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125 years ago Jan Szczepanik patented a device in the USA that was a precursor to television

125 years ago, the Polish inventor Jan Szczepanik patented the telektroscope in the United States, a device used for transmitting moving images along with sound. This marked the beginning of television technology. In 1898, his invention received coverage in the American press, including magazines like “The New York Times” and “The Century Illustrated Magazine.”

In the second half of the 19th century, many scientists around the world worked on technology that would allow for the remote transmission of moving images and sound. Polish inventors made significant contributions to these research efforts. For example, Jan Szczepanik with his telektroscope, and Mieczysław Wolfke, who in 1898 (while still a high school student) patented an entire system of wireless television. Wolfke proposed the use of electromagnetic waves as a carrier for television signals, Nipkow disks as selecting devices, and Geissler tubes as a source of modulated light for image synthesis.

Jan Szczepanik presented his invention in 1896 and patented it in the United Kingdom the following year. In 1898, he also filed for patent protection in the United States.

The telektroscope transmitted images in natural colors along with sound by breaking them down into points using vibrating mirrors in the transmitting device. These light points were then converted into electrical impulses and transmitted through telegraph wires to the receiver. There, with the help of mirrors and prisms, the electrical impulses were converted back into a coherent color image.

The invention of Szczepanik was discussed in 1898 by “The New York Times” magazine in an article titled “The New Telektroscope, Szczepanik’s Machine.” It provided details about “a device that transmits images using telegraph lines” and presented “an account by the Polish teacher of how his telektroscope works – a diagram of the transmission of colored rays.”

“The invention of the telektroscope, or ‘long-distance viewer,’ is causing quite a sensation in the scientific world. Jan Szczepanik, a young inventor, is currently in the United States. In an interview conducted with him, it becomes evident that the telektroscope is more than just an ordinary toy. It is a practical instrument, and its effectiveness seems to be greater than one could have imagined based on previous reports. Szczepanik declares that the telektroscope will transmit photographs over a distance and reproduce them at the receiving end. The inventor claims that his instrument will not only transmit images of actual scenes but also almost immediately transmit reproductions of manuscripts or prints over long distances and, after a while, fix the image on a sensitive plate or paper at the receiving point. He asserts that this transmission can be done over the same distances as the telephone operates,” as reported in “The New York Times.”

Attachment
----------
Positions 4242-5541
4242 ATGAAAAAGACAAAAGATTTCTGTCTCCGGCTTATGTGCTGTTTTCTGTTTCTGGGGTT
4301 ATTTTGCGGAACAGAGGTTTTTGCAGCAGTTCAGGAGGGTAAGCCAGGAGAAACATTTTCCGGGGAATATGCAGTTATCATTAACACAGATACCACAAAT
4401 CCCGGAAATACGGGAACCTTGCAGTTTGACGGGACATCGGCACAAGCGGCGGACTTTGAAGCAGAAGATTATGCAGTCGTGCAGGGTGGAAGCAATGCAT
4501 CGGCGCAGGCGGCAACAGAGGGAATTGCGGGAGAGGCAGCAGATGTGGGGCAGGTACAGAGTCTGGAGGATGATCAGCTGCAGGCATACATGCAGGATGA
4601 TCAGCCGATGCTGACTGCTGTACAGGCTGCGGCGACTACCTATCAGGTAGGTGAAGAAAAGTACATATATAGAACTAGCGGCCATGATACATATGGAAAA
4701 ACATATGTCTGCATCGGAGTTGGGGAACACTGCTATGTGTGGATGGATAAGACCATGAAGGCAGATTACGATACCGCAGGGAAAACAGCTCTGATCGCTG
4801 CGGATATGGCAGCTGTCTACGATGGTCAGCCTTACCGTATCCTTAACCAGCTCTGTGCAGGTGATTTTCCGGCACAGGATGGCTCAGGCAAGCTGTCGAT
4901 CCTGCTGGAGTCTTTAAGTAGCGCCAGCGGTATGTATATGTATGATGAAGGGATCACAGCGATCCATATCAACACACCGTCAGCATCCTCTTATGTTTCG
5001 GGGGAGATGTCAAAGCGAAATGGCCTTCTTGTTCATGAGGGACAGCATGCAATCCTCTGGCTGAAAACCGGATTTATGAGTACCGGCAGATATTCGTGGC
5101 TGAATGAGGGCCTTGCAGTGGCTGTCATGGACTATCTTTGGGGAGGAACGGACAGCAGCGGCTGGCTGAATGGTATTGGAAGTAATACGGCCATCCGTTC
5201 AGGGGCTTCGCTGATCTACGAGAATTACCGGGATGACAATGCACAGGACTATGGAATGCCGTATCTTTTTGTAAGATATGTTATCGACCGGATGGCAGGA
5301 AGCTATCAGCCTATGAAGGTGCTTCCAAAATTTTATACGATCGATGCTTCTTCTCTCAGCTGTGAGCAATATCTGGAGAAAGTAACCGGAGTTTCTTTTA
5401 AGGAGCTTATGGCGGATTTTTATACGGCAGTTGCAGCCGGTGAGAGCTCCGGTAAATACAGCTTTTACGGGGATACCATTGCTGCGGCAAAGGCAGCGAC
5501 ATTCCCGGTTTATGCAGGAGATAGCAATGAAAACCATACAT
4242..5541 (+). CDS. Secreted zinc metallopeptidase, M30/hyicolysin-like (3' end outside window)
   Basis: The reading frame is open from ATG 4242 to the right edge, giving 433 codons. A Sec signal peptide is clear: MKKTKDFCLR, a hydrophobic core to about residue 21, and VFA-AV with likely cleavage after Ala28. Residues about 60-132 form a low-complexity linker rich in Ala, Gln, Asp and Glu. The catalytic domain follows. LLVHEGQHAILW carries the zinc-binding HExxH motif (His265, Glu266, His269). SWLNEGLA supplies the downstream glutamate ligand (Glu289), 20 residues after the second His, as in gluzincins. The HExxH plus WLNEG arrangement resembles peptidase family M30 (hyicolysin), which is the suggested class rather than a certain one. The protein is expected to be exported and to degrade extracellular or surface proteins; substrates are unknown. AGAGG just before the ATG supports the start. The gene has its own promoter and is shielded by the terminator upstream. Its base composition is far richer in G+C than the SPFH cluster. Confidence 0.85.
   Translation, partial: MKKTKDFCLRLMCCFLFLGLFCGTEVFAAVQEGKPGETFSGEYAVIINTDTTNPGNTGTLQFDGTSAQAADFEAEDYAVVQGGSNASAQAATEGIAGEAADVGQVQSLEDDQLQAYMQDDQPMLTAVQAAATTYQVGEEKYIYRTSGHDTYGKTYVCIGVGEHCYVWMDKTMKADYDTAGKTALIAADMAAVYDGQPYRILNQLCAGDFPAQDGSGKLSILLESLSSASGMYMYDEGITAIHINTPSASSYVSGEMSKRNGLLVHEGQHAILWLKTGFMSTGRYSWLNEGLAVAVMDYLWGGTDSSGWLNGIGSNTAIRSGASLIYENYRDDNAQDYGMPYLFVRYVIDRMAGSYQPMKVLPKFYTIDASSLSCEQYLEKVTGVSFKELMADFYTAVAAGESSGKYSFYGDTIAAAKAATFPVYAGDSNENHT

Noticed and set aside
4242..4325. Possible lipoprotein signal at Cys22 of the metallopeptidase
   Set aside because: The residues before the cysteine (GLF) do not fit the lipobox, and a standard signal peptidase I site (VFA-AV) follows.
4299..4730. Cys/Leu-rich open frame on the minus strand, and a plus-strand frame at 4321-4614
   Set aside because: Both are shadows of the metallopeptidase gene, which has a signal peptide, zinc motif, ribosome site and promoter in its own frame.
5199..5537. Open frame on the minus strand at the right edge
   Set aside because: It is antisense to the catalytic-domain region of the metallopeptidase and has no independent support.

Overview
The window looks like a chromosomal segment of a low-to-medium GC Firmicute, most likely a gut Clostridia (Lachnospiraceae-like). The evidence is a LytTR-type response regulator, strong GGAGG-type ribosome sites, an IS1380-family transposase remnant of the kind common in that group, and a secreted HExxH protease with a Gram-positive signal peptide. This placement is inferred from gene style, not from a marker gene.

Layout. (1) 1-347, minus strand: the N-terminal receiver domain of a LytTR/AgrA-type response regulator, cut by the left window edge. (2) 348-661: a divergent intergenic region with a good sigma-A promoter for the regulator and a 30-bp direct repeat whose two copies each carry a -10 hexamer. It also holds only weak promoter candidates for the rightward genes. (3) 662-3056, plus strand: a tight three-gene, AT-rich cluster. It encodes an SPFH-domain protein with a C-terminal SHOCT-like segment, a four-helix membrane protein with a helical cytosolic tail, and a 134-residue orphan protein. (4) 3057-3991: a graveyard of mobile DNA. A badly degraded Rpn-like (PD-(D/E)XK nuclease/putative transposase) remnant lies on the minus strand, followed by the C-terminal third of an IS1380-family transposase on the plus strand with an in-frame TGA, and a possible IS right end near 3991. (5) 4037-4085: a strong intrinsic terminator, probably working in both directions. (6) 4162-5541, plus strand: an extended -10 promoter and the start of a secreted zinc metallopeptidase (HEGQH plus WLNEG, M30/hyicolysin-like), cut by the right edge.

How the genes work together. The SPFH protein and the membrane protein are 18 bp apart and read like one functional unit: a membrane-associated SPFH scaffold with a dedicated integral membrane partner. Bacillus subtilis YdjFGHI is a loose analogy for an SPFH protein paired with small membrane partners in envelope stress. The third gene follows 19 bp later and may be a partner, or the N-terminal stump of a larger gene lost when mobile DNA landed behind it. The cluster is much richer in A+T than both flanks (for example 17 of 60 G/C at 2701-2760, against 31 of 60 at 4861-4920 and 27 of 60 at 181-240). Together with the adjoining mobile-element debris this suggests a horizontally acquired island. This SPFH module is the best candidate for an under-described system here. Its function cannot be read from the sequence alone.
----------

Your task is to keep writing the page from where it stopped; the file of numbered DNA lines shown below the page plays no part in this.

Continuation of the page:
The publication also quoted Szczepanik, who stated that “the telektroscope is already complete in every respect and ready for operation. If one were to insert the first copy of a Viennese newspaper into the apparatus one morning, within a few seconds, literally before the printer’s ink has dried, one could obtain a photographic image of the front page of that publication in Berlin.”

“The experts have dispelled three main doubts regarding the possibilities of the telektroscope. Firstly, they asked whether it is possible to break down the image into dots and reassemble it by passing it through an electric current. Secondly, whether it is possible to achieve changes in the current corresponding to the differences in light in the image. And thirdly, whether it is possible to create the same differences in light using changes in the current in the second apparatus, which receives and reproduces the images. The answers to all these questions were affirmative,” as reported by the American publication.

A few months later, Mark Twain wrote an article about Szczepanik for “The Century Illustrated Magazine.” The text was dedicated to the entirety of the Polish inventor’s engineering achievements. Seeking applications for his invention, the telektroscope, Jan Szczepanik offered it to the Austrian army. However, they were not interested. Poland was under partition at that time, and Szczepanik lived and worked in Galicia, which was under Austrian rule.

Szczepanik’s invention did not undergo mass production due to its complex design and high construction costs. However, the principle of its operation influenced further research related to television.

The first television broadcasting stations were launched in the United States in 1928, in the Soviet Union in 1931, in France in 1932, in Germany in 1935, and in the United Kingdom in 1936. In Poland, the first attempt at public television signal reception took place on October 5, 1938. An experimental television station was built by the State Telecommunications Institute. The transmitting antenna of the station was located on the roof of Prudential (now Hotel Warszawa, Pl. Powstańców Warszawy 9). During the first television transmission, a brief recital by Mieczysław Fogg and the film “Barbara Radziwiłłówna” were shown. (PAP)

Tomasz Szczerbicki




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